After a gruelling season, Red Bull could not have hoped to close the final qualifying shootout in any better way than with Max Verstappen’s stunning lap for pole position at the Abu Dhabi Grand Prix. The team’s garage erupted with unbridled joy when the Dutchman defied the odds to beat the Mercedes of Valtteri Bottas and Lewis Hamilton into second and third.
For Hamilton there was disappointment in his comeback after contracting coronavirus, but he said he is still recovering – “I am not 100%” – and expressed his empathy for the victims of the pandemic.
Verstappen was mighty in his commanding lap to take the first pole for Red Bull this season and, significantly, the first time Mercedes have been defeated in qualifying in dry conditions this year. With 17 meetings taking place since 5 July and barely a chink in the Mercedes armour throughout, this was a huge fillip for Red Bull.
“It’s a long season for everyone, a lot of races in a row,” said Verstappen. “It was a good final qualifying for everyone in the team, we’re very happy with it. The whole year when you are behind and getting closer is a bit frustrating but very, very pleased with today.”
Hamilton honoured by Silverstone
There was some cause for delight for Lewis Hamilton as Silverstone said it will name the finishing straight the Hamilton Straight in recognition of the seven-times world champion’s achievements. Silverstone’s owners, the British Racing Drivers’ Club, “felt this unique honour was an appropriate way to recognise Lewis cementing his position as the most successful driver in the history of Formula One”. No other part of the British Grand Prix circuit is named after a racing driver.
Mercedes had been on top throughout the session for the season finale at the Yas Marina circuit but Verstappen saved his best for last. On his final hot run in Q3 he pushed his car to the limit through the middle sector to claim pole in 1min 35.246sec, just two-hundredths in front of Bottas and eight-hundredths up on Hamilton.
Hamilton was sanguine in that he was just happy to have returned to racing after what had been a draining experience having contracted Covid-19 and been in isolation until Thursday. “I can really feel for those who have suffered from it and those who have lost [loved] ones from it,” he said. “I can understand how because it is a nasty virus. I am not 100%. I still have that feeling within my lungs, but I would drive if one of my arms was hanging off.
It definitely won’t be the easiest of races but I will give it everything I have got.”
The world champion said he had been bedridden for much of his isolation and was not back to full fitness. “It’s overall energy, one of the symptoms is it really drains you,” he said. “Recharging has not been easy, I have lost a good amount of weight just in that week.”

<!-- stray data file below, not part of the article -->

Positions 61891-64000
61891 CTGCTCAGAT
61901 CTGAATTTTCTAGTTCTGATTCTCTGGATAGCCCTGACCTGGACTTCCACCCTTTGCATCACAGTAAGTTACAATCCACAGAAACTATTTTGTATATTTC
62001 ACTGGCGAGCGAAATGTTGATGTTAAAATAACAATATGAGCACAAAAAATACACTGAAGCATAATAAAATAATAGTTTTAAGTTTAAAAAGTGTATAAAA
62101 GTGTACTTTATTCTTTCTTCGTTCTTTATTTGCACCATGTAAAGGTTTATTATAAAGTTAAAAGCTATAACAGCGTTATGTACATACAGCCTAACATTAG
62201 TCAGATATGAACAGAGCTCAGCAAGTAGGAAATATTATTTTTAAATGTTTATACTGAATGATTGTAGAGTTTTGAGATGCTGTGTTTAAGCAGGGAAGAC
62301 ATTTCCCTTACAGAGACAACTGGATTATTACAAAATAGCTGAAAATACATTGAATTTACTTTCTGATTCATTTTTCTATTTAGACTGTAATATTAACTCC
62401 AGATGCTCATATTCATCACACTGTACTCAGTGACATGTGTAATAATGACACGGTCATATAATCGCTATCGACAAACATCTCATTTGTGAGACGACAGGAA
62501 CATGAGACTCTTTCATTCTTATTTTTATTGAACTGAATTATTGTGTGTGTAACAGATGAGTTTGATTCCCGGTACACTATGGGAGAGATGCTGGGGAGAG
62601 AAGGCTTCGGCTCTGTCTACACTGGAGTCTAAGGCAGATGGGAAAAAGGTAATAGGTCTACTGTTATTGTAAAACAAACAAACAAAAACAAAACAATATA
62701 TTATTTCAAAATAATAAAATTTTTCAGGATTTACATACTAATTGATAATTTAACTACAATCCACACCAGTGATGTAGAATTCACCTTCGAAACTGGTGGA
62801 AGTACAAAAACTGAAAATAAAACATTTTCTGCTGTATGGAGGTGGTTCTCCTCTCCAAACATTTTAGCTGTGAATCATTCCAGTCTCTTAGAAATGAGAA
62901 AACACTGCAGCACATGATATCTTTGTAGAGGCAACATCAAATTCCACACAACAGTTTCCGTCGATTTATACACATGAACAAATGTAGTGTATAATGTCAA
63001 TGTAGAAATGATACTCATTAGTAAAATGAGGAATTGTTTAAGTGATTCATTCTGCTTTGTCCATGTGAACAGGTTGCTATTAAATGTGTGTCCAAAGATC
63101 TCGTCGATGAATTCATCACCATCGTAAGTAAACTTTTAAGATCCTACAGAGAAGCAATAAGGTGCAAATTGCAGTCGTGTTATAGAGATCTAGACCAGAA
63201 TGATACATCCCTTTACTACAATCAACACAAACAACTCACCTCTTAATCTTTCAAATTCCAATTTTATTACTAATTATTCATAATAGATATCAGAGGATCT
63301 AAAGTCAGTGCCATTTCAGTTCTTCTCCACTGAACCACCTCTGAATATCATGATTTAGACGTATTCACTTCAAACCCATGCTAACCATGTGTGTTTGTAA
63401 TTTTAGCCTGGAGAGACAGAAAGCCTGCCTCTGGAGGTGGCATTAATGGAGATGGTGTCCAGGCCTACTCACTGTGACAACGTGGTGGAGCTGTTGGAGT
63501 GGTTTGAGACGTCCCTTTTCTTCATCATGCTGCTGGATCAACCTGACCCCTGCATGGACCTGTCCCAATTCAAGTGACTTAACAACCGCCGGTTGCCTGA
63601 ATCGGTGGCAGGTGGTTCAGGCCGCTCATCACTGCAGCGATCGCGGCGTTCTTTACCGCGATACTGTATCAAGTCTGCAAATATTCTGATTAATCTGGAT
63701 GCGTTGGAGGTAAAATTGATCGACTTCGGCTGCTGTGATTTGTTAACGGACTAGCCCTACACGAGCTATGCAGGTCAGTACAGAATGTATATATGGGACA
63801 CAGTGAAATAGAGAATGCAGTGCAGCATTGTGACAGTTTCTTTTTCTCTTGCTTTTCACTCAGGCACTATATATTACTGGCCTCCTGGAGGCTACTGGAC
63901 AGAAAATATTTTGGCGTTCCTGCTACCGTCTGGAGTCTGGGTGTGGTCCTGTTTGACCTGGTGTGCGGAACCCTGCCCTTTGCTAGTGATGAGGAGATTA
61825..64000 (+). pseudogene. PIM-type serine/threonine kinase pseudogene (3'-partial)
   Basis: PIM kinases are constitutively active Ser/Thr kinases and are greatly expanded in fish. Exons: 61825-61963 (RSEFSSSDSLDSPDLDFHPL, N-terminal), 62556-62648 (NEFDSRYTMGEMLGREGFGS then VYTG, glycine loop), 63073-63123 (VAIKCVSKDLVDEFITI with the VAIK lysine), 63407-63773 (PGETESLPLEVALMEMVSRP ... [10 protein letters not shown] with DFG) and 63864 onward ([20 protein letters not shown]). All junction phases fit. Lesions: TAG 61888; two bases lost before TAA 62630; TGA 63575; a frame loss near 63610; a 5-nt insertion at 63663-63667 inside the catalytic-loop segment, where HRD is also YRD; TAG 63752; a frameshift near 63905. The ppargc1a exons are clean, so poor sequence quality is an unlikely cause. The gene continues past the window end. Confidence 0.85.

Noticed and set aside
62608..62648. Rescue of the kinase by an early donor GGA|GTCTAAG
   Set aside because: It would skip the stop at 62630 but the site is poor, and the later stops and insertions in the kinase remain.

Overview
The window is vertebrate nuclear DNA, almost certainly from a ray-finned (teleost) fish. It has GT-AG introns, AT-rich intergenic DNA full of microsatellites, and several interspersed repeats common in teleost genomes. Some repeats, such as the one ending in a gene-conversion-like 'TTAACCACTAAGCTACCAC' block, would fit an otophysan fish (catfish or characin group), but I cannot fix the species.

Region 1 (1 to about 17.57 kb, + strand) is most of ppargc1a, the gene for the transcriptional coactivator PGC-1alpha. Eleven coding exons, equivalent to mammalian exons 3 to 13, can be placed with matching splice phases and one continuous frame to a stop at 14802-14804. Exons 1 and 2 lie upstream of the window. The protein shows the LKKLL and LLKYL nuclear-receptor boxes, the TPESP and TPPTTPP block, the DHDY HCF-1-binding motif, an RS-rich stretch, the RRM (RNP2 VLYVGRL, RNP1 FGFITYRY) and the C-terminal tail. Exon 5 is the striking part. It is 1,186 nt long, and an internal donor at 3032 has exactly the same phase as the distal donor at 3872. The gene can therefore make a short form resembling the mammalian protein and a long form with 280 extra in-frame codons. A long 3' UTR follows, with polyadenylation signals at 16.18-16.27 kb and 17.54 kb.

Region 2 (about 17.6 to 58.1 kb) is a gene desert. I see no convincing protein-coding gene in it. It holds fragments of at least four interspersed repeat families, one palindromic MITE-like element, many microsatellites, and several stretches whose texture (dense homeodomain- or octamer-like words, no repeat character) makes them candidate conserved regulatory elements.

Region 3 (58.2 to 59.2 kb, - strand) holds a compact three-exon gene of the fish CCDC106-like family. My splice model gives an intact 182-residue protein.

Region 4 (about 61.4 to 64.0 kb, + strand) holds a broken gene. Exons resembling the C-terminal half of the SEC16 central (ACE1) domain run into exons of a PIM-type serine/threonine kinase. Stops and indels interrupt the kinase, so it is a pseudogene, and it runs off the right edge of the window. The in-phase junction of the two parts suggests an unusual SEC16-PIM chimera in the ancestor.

For Red Bull, however, the pole is a shot in the arm after their engine supplier, Honda, announced before the race at the Nürburgring they are withdrawing from F1 at the end of 2021. That left the team with questions as to where they go for a power unit in future and they appear to be pursuing the idea of taking over the Honda engines themselves.
Verstappen gave ample demonstration of how competitive engine and car are now proving. With overtaking tricky on this anodyne car park, track position is vital and the Dutchman is in the perfect position to potentially secure the team’s second win this season. Hamilton has already won the title but Verstappen still has a faint chance of second place. He is 16 points behind Bottas, who will secure second with a finish of fifth or better.
Red Bull have second place in the constructors’ championship sealed, but behind them the tussle for third remains. Racing Point lead on 194 points, 10 clear of McLaren with Renault a further 12 behind in fifth.
McLaren’s Lando Norris drove superbly to take fourth, and Verstappen’s teammate, Alexander Albon, was fifth. Charles Leclerc was ninth for Ferrari, but has a three-place grid penalty for causing a collision at the Sakhir GP. Carlos Sainz was in sixth for McLaren. AlphaTauri’s Daniil Kvyat and Pierre Gasly were in seventh and 10th, with Lance Stroll in eighth for Racing Point.
Sergio Pérez, who won last week’s race for Racing Point, was in 15th but will start from 19th after taking new a new engine. Renault’s Esteban Ocon and Daniel Ricciardo were in 11th and 12th. Sebastian Vettel, in his last race for Ferrari, went out in 13th, with Alfa Romeo’s Antonio Giovinazzi in 14th.
Alfa Romeo’s Kimi Räikkönen was 16th fastest, with Kevin Magnussen and Pietro Fittipaldi 17th and 19th for Haas. Magnussen will start from the back of the grid after taking a new engine. George Russell was 18th fastest for Williams with his teammate Nicholas Latifi 20th.